Old fridges found to be leaking ozone-destroying CFCs
Image credit: Dreamstime
Old equipment such as building insulation foam, refrigerators and cooling systems that were manufactured before the global phaseout of ozone-destroying chlorofluorocarbons (CFCs) are still leaking the gases into the atmosphere, MIT researchers have found.
In 2016, the first signs of healing in the Antarctic ozone layer were discovered, prompting hope that efforts by countries around the world to phase out production of CFCs was working.
But scientists were still finding unexpectedly high emissions of CFC-11 and CFC-12, raising the possibility that they may still be in production in a country breaching its responsibilities as laid out in the 1987 Montreal Protocol.
Concerns were raised last year that China was not sticking to the agreement, which bans CFC production globally, but recent data suggests the country has now clamped down on illegal production of the chemical.
Despite this, emissions of CFC-11 and 12 are still larger than expected.
The researchers now believe that old banks of deteriorating devices that used CFCs in their production, like refrigerators and insulation, are slowly leaking these chemicals back into the atmosphere.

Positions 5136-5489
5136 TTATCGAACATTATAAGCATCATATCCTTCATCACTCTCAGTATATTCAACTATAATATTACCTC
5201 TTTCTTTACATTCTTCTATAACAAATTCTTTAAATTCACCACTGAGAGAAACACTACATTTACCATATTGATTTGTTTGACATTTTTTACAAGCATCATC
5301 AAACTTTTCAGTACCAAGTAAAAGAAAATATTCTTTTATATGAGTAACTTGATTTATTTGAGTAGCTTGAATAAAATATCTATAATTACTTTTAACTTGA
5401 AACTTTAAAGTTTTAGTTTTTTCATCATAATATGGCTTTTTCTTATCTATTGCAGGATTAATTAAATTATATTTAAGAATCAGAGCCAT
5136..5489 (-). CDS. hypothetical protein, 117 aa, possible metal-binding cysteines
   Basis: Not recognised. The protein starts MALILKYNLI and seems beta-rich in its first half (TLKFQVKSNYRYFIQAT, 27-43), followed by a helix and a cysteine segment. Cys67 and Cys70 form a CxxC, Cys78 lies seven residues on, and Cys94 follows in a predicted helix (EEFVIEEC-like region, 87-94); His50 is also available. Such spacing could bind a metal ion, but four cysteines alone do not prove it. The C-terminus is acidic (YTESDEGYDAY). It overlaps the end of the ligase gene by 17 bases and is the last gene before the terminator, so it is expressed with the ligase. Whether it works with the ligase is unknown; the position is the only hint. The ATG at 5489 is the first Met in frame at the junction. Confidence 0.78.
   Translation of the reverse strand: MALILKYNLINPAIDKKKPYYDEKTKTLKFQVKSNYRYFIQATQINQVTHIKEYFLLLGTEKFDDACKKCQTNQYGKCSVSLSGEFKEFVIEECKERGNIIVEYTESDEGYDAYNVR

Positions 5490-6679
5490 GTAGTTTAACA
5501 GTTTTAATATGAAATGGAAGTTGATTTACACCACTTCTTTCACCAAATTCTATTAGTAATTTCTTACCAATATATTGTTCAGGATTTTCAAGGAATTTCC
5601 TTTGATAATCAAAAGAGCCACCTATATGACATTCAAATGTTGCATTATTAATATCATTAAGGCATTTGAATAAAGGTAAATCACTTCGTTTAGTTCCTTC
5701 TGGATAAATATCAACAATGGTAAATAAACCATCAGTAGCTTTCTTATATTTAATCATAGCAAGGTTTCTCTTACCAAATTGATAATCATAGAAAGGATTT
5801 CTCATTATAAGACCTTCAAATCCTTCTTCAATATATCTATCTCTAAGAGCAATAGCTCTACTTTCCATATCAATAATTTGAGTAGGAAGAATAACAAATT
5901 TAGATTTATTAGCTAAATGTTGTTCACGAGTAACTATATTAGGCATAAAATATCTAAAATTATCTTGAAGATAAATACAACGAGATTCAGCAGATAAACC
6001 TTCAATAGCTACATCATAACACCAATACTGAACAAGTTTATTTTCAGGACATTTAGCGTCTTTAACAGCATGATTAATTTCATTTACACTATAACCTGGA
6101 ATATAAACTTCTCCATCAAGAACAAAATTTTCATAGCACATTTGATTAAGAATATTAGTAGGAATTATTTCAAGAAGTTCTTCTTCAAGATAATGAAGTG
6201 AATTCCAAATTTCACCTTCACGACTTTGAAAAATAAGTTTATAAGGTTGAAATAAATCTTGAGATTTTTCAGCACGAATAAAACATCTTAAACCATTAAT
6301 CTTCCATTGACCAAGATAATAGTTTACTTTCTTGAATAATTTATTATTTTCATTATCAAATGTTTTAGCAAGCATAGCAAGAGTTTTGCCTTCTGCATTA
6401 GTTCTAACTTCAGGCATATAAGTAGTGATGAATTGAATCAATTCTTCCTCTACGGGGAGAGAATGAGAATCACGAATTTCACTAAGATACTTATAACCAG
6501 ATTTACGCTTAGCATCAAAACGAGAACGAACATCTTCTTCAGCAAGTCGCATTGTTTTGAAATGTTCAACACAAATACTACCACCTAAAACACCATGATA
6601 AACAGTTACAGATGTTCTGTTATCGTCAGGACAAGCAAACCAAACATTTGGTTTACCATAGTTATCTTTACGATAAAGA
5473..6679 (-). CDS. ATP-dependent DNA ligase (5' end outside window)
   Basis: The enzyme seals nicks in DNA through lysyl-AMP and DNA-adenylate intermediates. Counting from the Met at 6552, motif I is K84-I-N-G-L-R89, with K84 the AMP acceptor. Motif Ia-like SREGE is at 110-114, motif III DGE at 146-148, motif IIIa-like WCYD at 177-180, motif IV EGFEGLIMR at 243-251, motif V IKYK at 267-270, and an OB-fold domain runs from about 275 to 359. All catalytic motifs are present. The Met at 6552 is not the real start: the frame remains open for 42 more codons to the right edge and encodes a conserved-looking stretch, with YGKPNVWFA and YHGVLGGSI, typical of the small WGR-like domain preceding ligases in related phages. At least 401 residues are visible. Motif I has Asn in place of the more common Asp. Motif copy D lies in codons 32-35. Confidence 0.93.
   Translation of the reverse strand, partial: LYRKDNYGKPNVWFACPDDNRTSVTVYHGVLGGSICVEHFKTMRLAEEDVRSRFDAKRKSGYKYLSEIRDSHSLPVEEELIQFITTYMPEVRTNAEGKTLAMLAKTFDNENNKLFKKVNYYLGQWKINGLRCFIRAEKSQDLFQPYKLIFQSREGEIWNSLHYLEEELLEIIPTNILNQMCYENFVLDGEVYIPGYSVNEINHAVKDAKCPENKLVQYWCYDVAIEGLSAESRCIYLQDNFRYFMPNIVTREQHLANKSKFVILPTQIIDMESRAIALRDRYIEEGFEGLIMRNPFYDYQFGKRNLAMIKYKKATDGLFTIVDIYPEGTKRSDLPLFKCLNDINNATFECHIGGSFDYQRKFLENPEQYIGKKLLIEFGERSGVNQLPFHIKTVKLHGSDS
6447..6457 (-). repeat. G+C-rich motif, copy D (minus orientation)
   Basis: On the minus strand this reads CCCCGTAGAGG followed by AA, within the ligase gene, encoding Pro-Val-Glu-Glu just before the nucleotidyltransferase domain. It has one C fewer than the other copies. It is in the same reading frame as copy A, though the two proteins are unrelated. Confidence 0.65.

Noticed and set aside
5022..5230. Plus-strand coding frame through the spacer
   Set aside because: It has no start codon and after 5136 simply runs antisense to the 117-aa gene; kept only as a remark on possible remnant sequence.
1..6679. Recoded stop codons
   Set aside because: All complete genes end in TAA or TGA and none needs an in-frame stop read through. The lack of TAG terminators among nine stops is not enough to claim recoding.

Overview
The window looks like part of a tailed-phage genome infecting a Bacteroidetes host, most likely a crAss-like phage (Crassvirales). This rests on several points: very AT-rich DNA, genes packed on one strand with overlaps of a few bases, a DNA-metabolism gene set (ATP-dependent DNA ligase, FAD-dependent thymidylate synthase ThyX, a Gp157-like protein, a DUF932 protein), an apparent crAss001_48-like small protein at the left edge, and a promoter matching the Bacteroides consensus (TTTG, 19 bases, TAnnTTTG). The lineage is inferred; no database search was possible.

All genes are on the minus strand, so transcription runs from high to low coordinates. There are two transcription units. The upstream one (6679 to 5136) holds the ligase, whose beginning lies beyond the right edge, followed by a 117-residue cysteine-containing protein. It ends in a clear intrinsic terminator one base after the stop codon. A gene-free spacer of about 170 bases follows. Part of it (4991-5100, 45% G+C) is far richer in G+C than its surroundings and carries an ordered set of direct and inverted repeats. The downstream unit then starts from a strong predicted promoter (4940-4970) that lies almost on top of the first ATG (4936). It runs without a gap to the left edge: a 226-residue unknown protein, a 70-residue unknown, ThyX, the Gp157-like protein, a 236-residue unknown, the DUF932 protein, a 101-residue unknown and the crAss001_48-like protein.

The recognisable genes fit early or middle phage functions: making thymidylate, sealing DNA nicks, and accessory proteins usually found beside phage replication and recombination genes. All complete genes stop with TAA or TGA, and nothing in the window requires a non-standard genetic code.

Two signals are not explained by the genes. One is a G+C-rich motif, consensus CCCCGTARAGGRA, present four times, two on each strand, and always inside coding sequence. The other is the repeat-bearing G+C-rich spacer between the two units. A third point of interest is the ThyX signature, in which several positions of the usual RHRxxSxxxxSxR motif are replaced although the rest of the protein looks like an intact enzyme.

They believe that if left unchecked, it would delay the recovery of the ozone hole by six years and add the equivalent of 9 billion tonnes of carbon dioxide to the atmosphere - an amount that is similar to the current European Union pledge under the UN Paris Agreement to reduce climate change.
“Wherever these CFC banks reside, we should consider recovering and destroying them as responsibly as we can,” said co-author of the study Susan Solomon. “Some banks are easier to destroy than others. For instance, before you tear a building down, you can take careful measures to recover the insulation foam and bury it in a landfill, helping the ozone layer recover faster and perhaps taking off a chunk of global warming as a gift to the planet.”
The team also identified an unexpected and sizeable source of another ozone-depleting chemical, CFC-113.
This chemical was traditionally used as a cleaning solvent, and its production was banned, except for in one particular use, as a feedstock for the manufacturing of other chemical substances. It was thought that chemical plants would use the CFC-113 without allowing much leakage, and so its use as a feedstock was allowed to continue.
Based on their calculations, the researchers believe if all banks were destroyed back in 2000, the measure would have saved the equivalent of 25 billion tonnes of carbon dioxide between 2000 and 2020, and there would be no CFC emissions lingering now from these banks.
In a second scenario, the researchers said, if the CFC banks are dismantled in 2020, it would help the ozone layer recover six years faster.
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